The Financial Accounting Standards Board on Wednesday proposed a rule that would require companies to disclose key terms and the extent of their supply chain financing, a move designed to help investors better understand the short-term lending mechanism.
Supply chain financing, often provided by banks, pays a company’s suppliers earlier than they normally would, at a small discount. The company later pays the bank the full amount, which allows the company to hold on to its money for longer.
Financial institutions offering such financing include Citigroup Inc.
and JPMorgan Chase & Co. Retail giant Walmart Inc.,
aircraft manufacturer Boeing Co.
, beverage maker Keurig Dr Pepper Inc.
and many other blue-chip companies use chain financing.
Until now, US companies were not required to disclose supply chain financing arrangements in their financial statements. They often classify their programs as creditors, which are amounts that the companies owe to their suppliers or vendors. Accounting firms have urged the US accounting standards setter to provide clear guidelines on how to disclose supply chain financing.
Wednesday’s proposal would force companies to release key terms of their financing programs, possibly including details of any involvement in the agreement between the supplier and the financial services provider. Companies should also disclose the value of invoices that qualify for early payment by the lender. Investors can then gauge the size of supply chain programs by comparing them to companies’ total debt, according to the FASB.
Companies should indicate in the footnotes of their annual accounts which item on the balance sheet contains the outstanding invoices. The board also proposed requiring companies to provide a so-called “rollforward”, or the invoice amount they still have to pay under the program. That figure could help some investors and other financial statement users analyze companies’ cash flows, the FASB said.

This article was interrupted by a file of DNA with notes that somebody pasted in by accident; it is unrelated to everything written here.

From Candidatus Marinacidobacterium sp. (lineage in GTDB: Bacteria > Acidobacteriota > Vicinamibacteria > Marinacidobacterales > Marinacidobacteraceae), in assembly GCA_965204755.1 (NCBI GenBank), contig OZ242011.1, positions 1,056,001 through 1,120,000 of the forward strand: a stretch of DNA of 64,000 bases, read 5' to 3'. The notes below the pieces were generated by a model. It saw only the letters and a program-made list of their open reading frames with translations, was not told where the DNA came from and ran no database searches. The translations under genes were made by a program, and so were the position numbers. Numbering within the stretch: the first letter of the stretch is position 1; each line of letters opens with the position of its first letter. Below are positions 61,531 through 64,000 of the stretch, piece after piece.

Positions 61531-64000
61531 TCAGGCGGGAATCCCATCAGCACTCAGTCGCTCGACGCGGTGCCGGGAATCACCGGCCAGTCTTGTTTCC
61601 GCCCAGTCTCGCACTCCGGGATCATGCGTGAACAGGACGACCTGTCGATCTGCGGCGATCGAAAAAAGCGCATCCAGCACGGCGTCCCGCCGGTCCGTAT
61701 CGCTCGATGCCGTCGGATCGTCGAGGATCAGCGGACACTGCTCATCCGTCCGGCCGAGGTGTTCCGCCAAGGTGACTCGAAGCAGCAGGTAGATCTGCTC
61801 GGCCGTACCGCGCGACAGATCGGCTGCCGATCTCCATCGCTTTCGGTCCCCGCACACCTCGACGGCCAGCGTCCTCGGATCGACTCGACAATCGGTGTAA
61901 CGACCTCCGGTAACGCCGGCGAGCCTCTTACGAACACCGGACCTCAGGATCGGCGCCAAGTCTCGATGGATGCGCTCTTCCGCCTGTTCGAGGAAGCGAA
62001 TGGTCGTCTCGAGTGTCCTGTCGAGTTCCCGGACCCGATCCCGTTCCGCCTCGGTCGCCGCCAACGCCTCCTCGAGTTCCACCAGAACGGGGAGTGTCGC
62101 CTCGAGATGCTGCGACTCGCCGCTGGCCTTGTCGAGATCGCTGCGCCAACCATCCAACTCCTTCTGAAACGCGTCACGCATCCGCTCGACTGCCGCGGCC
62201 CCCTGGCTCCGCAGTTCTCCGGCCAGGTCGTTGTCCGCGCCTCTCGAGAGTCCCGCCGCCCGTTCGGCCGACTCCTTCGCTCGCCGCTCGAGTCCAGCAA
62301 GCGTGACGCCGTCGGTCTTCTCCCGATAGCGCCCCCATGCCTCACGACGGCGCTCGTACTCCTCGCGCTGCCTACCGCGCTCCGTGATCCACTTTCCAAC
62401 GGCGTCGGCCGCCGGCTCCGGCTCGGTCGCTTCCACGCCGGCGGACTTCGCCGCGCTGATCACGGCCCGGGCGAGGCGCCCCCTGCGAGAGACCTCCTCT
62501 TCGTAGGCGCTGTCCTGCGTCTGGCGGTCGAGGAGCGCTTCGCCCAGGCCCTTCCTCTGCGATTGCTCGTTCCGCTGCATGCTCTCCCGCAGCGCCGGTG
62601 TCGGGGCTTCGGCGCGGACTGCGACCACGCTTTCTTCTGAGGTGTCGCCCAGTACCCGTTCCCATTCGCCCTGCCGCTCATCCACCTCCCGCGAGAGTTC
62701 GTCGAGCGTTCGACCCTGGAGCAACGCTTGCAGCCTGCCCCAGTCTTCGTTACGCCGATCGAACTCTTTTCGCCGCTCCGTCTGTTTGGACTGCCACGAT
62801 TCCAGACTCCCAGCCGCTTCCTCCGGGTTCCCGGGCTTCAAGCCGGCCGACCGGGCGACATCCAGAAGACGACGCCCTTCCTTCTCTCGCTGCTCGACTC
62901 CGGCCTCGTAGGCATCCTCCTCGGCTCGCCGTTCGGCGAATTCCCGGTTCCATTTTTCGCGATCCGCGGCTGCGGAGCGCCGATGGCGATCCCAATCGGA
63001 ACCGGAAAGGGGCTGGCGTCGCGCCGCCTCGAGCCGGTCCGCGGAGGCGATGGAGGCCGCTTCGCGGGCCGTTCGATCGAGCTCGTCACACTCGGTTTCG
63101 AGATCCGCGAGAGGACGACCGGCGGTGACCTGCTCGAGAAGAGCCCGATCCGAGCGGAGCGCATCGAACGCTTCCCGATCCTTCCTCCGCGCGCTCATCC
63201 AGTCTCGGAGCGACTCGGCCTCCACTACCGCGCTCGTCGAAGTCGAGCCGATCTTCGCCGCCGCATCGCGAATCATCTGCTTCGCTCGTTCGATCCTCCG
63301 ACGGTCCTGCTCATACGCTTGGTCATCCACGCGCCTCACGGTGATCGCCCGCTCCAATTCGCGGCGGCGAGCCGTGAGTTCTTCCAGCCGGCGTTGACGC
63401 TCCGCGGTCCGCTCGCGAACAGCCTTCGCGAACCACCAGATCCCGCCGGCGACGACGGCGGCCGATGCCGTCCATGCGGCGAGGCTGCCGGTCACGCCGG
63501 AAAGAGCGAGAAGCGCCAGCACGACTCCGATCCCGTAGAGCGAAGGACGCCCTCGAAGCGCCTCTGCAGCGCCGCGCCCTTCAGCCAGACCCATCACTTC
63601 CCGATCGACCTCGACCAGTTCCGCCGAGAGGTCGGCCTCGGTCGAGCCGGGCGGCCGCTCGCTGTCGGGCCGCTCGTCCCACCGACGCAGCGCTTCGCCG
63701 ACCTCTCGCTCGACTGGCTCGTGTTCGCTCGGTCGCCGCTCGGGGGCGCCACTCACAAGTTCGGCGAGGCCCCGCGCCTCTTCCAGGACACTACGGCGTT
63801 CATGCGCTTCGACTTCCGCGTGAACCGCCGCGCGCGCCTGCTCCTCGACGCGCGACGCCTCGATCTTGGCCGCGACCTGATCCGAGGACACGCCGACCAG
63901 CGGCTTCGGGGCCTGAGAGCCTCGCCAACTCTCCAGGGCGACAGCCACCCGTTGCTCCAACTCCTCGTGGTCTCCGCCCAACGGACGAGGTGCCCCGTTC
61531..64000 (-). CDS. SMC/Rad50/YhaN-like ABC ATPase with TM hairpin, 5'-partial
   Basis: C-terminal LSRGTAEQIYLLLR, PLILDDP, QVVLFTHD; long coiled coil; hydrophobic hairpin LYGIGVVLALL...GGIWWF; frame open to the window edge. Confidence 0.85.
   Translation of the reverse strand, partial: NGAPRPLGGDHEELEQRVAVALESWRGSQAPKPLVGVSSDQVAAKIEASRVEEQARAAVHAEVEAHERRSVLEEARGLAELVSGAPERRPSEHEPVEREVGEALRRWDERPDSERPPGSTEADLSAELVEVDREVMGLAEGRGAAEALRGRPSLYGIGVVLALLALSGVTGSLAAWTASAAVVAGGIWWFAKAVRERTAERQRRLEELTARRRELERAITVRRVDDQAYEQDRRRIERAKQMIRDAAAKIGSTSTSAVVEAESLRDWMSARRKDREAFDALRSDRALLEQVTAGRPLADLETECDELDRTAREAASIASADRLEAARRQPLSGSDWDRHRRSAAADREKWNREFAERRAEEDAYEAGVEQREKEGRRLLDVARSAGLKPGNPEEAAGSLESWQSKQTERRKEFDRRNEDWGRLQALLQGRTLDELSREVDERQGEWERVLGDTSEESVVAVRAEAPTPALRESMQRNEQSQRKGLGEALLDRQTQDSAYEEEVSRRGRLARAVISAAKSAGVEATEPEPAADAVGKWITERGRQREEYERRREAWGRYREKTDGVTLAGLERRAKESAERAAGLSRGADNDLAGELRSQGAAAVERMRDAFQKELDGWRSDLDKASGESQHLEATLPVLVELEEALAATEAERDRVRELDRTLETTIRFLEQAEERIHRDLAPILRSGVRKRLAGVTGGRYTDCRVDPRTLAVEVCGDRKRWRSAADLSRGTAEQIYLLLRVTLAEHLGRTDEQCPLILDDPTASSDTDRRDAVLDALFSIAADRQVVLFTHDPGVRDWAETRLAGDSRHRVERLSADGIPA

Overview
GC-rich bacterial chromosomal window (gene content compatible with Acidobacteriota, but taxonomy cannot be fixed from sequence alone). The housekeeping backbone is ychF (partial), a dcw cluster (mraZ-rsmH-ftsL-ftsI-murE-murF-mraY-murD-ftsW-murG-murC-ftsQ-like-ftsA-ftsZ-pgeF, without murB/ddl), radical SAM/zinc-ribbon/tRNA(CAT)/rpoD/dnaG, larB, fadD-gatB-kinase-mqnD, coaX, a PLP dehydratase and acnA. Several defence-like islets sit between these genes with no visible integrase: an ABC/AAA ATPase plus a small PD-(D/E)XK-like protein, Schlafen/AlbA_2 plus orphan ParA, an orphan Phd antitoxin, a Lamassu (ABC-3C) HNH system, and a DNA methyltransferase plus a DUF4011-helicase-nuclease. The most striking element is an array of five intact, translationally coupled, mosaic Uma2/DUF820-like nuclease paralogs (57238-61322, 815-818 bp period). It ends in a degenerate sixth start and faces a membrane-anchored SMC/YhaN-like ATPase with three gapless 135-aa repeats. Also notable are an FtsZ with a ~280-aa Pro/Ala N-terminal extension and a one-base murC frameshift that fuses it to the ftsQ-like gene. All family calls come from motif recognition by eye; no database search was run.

The proposal comes several months after the implosion of Greensill Capital, a financing company specializing in supply chain financing, which went bankrupt in March. Greensill’s problems stemmed from making other, riskier loans, but supply chain financing has generally attracted the attention of the Securities and Exchange Commission and other regulators, as well as rating agencies.
Ben Lourie, an associate professor at the Paul Merage School of Business at the University of California, Irvine’s Paul Merage School of Business, said some drawbacks of the proposal include asking companies to disclose the full extent of their supply chain financing program and not what is actually included by suppliers, and requests for annual disclosures rather than quarterly disclosures.
dr. Lourie, who has pushed for stricter disclosure requirements, said he would urge the FASB to require quarterly disclosures because he believes it will be difficult for investors to understand what happens if they receive the information once a year.
The FASB plans to release a formal proposal in the coming months and then ask the public for feedback. It estimates it will issue a new rule in the second half of next year, a spokeswoman said.
Meanwhile, the International Accounting Standards Board, which sets standards for many jurisdictions outside the US, expects to release a proposal in the fourth quarter asking companies to provide information about their supply chain financing projects.
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Appeared in the September 23, 2021 print edition as “Rule Sought On Dislosing Supply-Chain Financing.”